• Your request can be written as a letter or you can print off a blank copy of the Application for Military Service Information form available in PDF or RTF format, which should be filled in, signed and sent by mail or fax.

Inquiries should be sent by mail or fax to:

ATIP and Personnel Records Division
Library and Archives Canada
395 Wellington Street
Ottawa, ON K1A 0N4
Fax: 613-947-8456

Access Restrictions for info on soldiers serving after 1918

  • Access to personal information relating to an individual who is still living requires that person's signed consent.

  • If the individual has been deceased for less than 20 years, limited information may be released to immediate family. Proof of death and relationship must be provided.

  • There are no restrictions on access to information relating to an individual who has been deceased for more than 20 years. Proof of death is required.

Proof of Death: A copy of a death certificate, newspaper obituary, funeral notice or photograph of the gravestone. Note that proof of death is not required if the individual died while in service.

Proof of Relationship: A document that clearly demonstrates the relationship between the individual concerned and the person requesting the record. Both names must appear on the document. A newspaper obituary, baptismal certificate or full-form birth certificate are acceptable. A wallet-sized birth certificate that does not indicate parents' names is not accepted. Please do not send original documents; photocopies are acceptable.

Immediate Family: A parent, spouse, child, sibling or grandchild of the individual.

Should you wish to submit a formal request under privacy legislation, see: Records of the Government of Canada.

Records not Held by Library and Archives Canada

Rejected for active Canadian Armed Forces service on medical grounds: Library and Archives Canada does not hold military personnel records of these individuals. These records are no longer in existence; they were destroyed under a Treasury Board Authority, dated 7 May 1964.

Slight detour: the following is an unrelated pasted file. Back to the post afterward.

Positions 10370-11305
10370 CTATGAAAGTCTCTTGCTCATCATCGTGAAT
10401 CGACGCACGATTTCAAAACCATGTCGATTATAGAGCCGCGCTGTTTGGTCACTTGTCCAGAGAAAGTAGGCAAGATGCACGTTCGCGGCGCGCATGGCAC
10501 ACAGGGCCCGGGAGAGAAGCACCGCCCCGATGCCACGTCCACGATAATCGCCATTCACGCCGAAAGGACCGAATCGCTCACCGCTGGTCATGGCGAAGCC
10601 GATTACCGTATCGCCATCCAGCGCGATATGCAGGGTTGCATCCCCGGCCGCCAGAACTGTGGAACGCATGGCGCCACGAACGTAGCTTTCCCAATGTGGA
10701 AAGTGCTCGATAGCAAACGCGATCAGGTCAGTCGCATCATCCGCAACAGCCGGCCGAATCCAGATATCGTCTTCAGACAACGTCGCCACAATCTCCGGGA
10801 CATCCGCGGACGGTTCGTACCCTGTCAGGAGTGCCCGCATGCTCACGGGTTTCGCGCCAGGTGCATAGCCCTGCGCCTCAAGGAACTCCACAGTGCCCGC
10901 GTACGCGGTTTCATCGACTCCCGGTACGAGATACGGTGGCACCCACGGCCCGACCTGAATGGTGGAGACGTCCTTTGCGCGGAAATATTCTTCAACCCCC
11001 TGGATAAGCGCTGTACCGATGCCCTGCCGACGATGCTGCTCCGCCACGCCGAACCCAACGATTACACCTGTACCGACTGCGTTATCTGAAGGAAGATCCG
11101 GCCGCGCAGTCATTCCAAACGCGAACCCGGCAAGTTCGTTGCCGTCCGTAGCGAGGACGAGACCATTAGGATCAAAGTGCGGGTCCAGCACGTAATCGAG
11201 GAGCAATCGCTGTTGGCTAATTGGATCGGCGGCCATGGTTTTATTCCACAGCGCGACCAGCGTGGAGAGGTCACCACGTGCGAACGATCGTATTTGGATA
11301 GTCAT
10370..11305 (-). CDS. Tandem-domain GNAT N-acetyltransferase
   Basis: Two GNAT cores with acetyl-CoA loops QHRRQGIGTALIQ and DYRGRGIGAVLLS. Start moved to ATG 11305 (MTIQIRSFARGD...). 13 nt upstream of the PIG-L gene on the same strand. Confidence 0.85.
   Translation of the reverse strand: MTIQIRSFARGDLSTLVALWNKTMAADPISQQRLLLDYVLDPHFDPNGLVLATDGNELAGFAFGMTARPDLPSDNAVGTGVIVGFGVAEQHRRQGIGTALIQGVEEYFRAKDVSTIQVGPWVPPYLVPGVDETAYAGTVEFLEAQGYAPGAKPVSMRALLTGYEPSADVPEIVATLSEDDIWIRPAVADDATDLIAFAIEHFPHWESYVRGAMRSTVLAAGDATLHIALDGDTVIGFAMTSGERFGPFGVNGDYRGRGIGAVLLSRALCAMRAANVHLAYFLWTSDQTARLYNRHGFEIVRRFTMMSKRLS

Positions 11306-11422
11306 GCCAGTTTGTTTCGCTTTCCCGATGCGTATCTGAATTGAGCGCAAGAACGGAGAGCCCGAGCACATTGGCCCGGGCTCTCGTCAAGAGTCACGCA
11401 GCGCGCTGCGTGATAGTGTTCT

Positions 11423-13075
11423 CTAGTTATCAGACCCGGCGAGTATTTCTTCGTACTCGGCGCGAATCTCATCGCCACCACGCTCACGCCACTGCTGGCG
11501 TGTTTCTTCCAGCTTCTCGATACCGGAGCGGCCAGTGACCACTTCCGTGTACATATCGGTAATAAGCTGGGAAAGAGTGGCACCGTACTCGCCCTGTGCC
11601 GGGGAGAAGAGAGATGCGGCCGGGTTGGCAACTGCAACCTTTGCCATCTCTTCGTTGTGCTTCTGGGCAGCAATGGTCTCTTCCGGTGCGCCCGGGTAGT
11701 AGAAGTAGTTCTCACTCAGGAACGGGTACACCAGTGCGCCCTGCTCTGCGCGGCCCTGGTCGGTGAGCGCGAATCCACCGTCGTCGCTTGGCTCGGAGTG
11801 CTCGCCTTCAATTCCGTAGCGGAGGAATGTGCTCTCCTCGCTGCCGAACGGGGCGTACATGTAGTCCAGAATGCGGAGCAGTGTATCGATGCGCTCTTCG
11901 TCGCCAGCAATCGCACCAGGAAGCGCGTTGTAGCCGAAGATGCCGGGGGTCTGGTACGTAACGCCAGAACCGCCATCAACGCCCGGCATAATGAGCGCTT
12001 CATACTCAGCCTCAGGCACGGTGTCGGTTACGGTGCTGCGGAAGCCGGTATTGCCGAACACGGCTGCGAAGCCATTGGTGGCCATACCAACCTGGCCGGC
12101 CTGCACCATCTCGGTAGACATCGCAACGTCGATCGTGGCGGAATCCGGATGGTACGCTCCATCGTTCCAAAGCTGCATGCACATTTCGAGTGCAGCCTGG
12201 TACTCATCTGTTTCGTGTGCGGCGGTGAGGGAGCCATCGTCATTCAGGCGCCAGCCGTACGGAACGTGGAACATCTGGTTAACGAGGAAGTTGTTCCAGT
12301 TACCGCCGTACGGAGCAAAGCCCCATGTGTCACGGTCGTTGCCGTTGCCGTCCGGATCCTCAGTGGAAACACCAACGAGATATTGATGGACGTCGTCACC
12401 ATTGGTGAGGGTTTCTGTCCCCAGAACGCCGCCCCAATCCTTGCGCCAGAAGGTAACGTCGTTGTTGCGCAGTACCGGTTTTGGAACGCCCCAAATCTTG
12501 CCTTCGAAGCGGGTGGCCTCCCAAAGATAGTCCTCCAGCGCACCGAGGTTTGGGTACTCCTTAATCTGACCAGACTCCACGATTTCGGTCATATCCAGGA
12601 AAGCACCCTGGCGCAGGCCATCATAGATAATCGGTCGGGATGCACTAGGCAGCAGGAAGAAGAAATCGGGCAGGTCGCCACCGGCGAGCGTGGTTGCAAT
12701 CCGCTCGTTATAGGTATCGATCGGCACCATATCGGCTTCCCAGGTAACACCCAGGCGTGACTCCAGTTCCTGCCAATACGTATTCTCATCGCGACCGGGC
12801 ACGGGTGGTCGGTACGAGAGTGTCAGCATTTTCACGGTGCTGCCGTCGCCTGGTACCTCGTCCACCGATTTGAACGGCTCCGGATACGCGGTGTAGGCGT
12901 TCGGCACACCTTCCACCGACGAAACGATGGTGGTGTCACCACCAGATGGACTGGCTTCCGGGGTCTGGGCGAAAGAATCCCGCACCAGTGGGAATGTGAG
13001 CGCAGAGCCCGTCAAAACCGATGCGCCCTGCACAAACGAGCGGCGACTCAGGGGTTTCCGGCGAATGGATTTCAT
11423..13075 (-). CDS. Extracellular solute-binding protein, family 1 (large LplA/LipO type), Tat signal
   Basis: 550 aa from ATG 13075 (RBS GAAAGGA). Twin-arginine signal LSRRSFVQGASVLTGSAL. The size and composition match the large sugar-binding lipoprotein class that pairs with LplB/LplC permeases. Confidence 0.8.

Called up for Canadian Armed Forces service during the Second World War (1939-1945) but never enrolled: Library and Archives Canada does not hold military personnel records of these individuals. These records are no longer in existence; they were destroyed under a Treasury Board Authority, dated 7 May 1964.

Pacific Coast Militia Rangers: These military personnel records were never placed in Library and Archives Canada's custody, and it is our understanding that they no longer exist.

Members of the Royal Newfoundland Regiment who enlisted for active service but did not go overseas, Newfoundland Forces (Artillery, and Forestry Corps), Navy and Royal Air Force (Newfoundland Enlistments) all during Second World War (1939-1945): For records of these individuals, you should write to:

The National Archives of UK
Ruskin Avenue
Kew, Richmond
Surrey TW9 4DU
United Kingdom

Research Online

Personnel files after 1918 and the personal information contained in them are protected by the provisions of privacy legislation. For the same reason, the database and indexes that are used to identify the files cannot be made available on our Web site. Only staff may access them. 1999-present